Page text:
Sikh boxer fought for his religious beliefs

Tiger profiles Ontario flyweight champ Pardeep Singh Nagra

Yankees coach George Steinbrenner famously decreed in 1973 that none of his players were allowed to grow facial hair beyond a mustache, a rule that still stands today. For most college and minor-league baseball players, a beard is forbidden. A few years back the biggest story in tennis wasn’t the talent at the ATP Cup finals, it was Roger Federer’s decision to stop shaving. And the PGA rulebook makes vague reference to a “neat appearance in personal grooming” but in 2012 Arnold Palmer complained outright that facial hair and golf don’t mix.

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It’s that discrimination in sport that Pardeep Singh Nagra fought head-on after he was barred from competing in a national boxing match due to his facial hair, a mandatory element of his Sikh faith.  Nagra won the court battle and became an international sensation, with a Trivial Pursuit question dedicated to him and a mention in several high school history textbooks. And now there’s a movie.

“I still have the whole goosebumps thing,” Nagra says via phone from his native Toronto. “It’s surreal that it happened, and it always will be, I think.”

The film, Tiger, stars Prem Singh as Nagra, Michael Pugliese as his fiercest opponent, and Mickey Rourke as his trainer. Singh and Pugliese wrote the screenplay and reportedly pitched the idea to Rourke at the gym. 

The Alister Grierson-directed film shows Nagra (Singh) sabotaging a promising soccer career due to his hot temper. He then wanders into a boxing gym where trainer Frank Donovan (Rourke) offers him an outlet for all that anger. Nagra encounters envy and resentment among club members, and racism among officials.

 “Here I am hanging out, thinking I’d love to be in the ring someday, but the first thing I hear is ‘you’re going to have to shave that’,” Nagra says. “So I said ‘I guess this is going to be my first fight: outside of the ring’.”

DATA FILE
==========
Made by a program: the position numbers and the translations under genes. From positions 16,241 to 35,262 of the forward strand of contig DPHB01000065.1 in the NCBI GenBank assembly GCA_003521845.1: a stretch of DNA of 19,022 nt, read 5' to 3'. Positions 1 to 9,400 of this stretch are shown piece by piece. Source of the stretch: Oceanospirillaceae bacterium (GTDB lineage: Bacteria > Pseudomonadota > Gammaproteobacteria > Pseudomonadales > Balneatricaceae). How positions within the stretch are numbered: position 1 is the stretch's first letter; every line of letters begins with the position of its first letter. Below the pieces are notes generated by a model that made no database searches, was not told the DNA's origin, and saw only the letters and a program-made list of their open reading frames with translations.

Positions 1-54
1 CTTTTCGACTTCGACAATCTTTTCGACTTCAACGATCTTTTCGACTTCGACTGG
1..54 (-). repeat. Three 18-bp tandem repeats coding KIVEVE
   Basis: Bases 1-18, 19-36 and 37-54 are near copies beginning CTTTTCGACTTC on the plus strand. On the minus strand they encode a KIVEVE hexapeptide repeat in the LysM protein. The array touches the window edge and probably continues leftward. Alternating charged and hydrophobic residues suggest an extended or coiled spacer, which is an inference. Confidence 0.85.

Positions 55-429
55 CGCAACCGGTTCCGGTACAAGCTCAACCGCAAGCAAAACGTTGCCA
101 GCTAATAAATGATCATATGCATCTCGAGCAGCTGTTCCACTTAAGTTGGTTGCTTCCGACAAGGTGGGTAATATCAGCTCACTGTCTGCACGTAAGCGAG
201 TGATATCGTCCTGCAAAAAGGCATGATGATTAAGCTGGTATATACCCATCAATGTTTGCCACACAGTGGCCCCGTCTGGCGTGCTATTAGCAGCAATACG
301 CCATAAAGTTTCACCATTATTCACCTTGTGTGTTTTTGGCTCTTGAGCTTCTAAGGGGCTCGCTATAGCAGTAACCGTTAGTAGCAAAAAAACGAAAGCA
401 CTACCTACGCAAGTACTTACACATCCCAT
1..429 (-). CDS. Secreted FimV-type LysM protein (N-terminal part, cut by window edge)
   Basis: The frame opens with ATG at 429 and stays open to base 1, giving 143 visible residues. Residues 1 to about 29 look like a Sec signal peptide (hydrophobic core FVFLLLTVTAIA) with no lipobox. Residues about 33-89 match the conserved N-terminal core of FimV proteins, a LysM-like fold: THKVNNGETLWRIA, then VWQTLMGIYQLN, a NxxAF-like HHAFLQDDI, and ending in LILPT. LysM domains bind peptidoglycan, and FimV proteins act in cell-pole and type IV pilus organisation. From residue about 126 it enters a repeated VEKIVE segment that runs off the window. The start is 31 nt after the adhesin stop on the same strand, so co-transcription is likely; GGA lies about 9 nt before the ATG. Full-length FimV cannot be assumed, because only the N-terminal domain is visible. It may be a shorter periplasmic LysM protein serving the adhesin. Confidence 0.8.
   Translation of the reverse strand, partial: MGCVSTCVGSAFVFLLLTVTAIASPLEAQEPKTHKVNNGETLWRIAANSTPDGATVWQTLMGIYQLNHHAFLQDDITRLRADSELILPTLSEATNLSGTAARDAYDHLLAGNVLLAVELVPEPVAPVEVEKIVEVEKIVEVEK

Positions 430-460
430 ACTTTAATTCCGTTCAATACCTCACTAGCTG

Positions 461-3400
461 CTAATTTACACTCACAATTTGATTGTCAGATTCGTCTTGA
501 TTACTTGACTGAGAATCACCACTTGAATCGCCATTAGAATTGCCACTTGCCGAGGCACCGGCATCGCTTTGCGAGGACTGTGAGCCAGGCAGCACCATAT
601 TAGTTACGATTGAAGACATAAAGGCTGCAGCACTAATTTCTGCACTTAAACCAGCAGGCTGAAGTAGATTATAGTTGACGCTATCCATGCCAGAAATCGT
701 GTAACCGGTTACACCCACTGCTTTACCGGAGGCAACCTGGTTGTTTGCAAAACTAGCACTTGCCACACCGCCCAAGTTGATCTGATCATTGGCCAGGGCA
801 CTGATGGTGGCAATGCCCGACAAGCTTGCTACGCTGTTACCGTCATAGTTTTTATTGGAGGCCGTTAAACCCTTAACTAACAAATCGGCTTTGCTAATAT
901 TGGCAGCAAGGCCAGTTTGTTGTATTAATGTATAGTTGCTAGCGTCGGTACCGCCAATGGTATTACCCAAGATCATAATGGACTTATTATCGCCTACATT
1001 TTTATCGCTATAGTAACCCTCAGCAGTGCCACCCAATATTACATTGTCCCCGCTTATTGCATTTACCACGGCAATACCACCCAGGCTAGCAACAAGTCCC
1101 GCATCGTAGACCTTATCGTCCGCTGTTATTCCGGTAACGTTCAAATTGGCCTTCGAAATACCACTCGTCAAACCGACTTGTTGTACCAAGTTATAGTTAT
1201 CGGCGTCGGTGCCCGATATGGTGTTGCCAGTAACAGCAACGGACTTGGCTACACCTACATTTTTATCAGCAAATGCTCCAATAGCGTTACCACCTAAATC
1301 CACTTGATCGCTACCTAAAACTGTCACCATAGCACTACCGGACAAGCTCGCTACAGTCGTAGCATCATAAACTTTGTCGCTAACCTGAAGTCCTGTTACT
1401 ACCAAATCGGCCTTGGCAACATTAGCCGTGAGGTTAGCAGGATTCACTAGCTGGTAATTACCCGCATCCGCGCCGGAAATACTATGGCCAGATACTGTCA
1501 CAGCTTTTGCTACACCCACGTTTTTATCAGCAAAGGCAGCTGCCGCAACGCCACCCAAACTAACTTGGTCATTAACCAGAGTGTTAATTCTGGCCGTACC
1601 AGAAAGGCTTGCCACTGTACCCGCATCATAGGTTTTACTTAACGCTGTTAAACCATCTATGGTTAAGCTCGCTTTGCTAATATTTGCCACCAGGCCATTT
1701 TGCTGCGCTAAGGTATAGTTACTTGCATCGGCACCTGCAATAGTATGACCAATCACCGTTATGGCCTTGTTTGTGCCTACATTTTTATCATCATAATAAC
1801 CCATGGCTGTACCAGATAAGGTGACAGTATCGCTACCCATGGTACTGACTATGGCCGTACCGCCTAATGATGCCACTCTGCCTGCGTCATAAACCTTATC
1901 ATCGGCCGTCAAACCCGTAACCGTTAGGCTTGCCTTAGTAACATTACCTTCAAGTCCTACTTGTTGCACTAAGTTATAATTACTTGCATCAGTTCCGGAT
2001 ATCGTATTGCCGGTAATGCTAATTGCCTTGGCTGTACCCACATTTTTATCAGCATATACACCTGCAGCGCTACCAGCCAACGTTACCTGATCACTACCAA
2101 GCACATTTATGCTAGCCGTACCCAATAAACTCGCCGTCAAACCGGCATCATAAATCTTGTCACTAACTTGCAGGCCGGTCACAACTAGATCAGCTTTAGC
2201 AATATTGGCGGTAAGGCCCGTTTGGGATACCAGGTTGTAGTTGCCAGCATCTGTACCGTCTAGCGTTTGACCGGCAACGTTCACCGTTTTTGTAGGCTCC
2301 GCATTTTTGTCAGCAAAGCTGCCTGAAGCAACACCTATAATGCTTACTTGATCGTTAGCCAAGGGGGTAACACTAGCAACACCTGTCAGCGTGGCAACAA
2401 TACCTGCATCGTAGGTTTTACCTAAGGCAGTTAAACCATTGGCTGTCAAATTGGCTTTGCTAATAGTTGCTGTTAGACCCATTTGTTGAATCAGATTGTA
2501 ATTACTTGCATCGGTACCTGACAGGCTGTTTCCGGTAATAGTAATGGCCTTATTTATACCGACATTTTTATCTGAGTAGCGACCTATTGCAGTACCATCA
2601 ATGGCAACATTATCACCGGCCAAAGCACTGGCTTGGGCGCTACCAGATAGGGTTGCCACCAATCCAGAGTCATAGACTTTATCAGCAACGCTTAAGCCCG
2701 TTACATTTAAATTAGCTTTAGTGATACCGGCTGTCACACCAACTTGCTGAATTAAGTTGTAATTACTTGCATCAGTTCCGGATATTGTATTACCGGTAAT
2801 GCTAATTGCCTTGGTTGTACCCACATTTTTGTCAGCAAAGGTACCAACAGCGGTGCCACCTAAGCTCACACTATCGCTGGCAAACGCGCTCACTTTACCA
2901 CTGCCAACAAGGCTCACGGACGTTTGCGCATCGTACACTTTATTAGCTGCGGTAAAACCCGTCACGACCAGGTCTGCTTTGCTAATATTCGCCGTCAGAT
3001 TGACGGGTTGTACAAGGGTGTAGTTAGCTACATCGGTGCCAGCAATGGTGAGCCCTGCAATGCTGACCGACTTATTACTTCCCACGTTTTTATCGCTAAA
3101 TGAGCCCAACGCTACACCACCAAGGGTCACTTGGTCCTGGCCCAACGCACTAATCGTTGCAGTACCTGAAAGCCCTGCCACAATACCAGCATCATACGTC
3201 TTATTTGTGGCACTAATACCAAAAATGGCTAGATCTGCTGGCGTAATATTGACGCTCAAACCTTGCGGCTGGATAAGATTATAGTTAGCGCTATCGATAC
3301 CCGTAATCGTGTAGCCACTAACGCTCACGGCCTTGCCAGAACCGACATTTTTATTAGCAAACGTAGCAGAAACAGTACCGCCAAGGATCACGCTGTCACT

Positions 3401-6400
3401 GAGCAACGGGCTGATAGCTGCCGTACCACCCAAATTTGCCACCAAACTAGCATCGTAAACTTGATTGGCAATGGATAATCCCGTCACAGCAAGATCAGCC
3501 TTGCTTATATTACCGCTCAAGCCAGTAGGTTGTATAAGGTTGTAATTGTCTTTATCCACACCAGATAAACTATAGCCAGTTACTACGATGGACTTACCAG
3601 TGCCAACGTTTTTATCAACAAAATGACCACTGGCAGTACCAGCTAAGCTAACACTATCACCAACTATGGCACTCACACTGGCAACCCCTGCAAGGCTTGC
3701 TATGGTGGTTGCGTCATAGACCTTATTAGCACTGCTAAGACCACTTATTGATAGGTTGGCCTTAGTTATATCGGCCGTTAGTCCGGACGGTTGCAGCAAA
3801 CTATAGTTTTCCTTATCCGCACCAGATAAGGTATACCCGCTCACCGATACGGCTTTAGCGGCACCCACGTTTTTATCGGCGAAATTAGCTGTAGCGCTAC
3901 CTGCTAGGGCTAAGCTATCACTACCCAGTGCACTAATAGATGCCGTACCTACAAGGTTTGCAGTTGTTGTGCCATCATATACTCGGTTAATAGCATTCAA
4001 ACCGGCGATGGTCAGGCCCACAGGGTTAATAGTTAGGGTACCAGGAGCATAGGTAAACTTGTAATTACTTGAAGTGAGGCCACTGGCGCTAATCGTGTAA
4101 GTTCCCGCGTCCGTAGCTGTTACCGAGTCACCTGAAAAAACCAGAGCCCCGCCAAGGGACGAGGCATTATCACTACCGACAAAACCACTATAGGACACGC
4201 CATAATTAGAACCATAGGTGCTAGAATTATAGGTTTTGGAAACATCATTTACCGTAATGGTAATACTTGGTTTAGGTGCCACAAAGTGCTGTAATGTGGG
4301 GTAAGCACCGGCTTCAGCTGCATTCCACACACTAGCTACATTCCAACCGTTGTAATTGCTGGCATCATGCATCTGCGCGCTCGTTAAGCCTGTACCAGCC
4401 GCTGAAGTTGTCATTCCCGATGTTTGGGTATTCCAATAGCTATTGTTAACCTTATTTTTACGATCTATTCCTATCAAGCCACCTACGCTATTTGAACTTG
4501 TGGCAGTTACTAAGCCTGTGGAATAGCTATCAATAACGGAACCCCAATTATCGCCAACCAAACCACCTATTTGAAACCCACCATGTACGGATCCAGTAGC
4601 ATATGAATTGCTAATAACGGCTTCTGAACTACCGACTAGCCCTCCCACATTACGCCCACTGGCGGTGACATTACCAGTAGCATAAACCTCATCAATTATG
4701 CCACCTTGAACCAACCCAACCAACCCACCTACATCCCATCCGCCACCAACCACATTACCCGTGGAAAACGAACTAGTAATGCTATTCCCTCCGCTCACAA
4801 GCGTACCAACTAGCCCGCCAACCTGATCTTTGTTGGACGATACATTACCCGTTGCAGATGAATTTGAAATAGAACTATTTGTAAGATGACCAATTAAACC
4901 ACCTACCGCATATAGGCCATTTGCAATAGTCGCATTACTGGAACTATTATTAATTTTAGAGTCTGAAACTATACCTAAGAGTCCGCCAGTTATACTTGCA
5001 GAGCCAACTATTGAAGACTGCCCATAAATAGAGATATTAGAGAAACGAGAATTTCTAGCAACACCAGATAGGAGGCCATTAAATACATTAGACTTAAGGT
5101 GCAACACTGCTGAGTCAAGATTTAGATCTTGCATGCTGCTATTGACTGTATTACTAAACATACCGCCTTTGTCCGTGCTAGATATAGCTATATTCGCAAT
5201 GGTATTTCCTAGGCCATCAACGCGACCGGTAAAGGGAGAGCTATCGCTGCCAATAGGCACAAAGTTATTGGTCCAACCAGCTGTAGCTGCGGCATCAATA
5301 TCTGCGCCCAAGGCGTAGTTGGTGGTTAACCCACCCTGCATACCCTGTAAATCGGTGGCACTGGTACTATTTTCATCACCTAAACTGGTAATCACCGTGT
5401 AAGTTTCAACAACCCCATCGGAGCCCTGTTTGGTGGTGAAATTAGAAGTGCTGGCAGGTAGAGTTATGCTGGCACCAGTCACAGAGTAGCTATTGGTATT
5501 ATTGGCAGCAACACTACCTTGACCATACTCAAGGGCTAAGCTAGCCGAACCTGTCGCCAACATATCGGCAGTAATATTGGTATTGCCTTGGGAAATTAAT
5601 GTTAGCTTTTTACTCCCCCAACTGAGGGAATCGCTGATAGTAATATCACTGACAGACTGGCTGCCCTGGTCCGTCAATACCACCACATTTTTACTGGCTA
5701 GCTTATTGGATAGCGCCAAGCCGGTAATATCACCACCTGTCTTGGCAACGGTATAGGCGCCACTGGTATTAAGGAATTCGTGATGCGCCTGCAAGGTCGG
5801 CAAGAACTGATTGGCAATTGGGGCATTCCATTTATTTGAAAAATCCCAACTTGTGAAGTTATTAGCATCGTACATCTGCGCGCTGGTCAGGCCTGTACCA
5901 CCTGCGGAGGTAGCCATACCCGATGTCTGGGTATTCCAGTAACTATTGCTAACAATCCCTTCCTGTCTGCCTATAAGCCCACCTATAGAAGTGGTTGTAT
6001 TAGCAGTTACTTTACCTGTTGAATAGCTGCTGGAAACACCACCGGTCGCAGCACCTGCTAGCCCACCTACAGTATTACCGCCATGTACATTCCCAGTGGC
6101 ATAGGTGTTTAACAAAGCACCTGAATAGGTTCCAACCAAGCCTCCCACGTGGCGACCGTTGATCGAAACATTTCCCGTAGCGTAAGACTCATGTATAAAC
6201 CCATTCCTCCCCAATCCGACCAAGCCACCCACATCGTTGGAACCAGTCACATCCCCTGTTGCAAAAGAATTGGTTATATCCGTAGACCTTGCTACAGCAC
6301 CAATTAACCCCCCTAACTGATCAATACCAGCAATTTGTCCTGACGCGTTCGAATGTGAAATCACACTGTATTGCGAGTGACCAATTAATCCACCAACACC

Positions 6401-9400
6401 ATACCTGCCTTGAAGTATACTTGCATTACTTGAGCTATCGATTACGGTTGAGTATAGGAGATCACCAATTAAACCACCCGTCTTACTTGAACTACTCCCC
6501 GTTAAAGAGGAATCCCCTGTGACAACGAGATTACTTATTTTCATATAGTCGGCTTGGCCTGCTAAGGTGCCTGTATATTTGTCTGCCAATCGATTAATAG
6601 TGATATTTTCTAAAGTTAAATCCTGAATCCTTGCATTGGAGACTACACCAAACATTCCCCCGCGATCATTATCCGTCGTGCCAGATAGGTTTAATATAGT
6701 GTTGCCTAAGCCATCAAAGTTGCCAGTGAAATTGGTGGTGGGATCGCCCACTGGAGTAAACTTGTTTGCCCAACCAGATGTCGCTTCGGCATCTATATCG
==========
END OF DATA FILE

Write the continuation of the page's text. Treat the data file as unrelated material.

Nagra was the provincial flyweight champion and poised to compete nationally in the leadup to the 2000 Sydney Olympics when he was barred by Canadian Amateur Boxing Association due to their clean-shave rule. He received a last-minute court injunction that allowed him to compete, and in response CABA cancelled the entire weight class.

Nagra received death threats. “I’m not going to be naïve and say I wasn’t prepared: historically for us as a community . . . we have and will continue to go through issues like this.” He likens the discrimination he faced to that of Baltej Singh Dhillon’s: Dhillon was offered a job with the RCMP, provided he remove his turban, cut his hair and shave his beard. His victory also resulted in death threats. “In those days we didn’t have access to social media, now you can spew that racism to thousands,” Nagra notes.

 Nagra is unruffled by the fact that his biography was nipped and tucked as necessary, or that the action and courtroom drama have been relocated from Canada to the U.S. “For me, the crux of it is I don’t want to define somebody’s inspiration,” he says. “To go through the whole process of taking a script forward – from idea to concept to putting it on paper and promoting it – I didn’t want to define that.”

He also had “no interest” in being on set and saying “I don’t talk like that” or “I don’t dress like that.” The story is a powerful one, and in an age of #HollywoodSoWhite it offers a rare opportunity for diversity on the big screen, he says. “We need more inclusive, diverse and accurate stories of different backgrounds. It happens to be about me, but to have a Sikh lead character in a Hollywood film is a huge step for the industry, and the community as well. Let’s hope it’s the start of something.”

Now an executive director with the Sikh Heritage Museum of Canada and Manager of Employment Equity with the Toronto School Board, as well as a public and motivational speaker, Nagra continues to lobby for the right of boxers to compete in countries where beards are still banned.

He ran marathons for 14 years but is “most at home” in the boxing gym. “My body, mind and soul and never too far from there.”

He credits his competitive streak with his tenacity in the ring and in the courtroom. “You have to be in the game, you can’t be on the sidelines because then you’re not part of the solution,” he says. “If I didn’t step up, somebody else was going to have to step up one day. Why not me?”




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